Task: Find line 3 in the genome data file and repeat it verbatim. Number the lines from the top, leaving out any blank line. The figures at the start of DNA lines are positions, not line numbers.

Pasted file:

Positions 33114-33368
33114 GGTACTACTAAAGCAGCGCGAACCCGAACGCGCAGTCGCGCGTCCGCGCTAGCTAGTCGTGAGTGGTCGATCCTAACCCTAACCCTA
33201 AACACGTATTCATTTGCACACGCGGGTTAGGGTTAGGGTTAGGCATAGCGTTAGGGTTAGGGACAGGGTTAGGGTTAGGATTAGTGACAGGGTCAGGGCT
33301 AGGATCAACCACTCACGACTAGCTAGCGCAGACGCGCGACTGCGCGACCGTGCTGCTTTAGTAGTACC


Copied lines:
33201 AACACGTATTCATTTGCACACGCGGGTTAGGGTTAGGGTTAGGCATAGCGTTAGGGTTAGGGACAGGGTTAGGGTTAGGATTAGTGACAGGGTCAGGGCT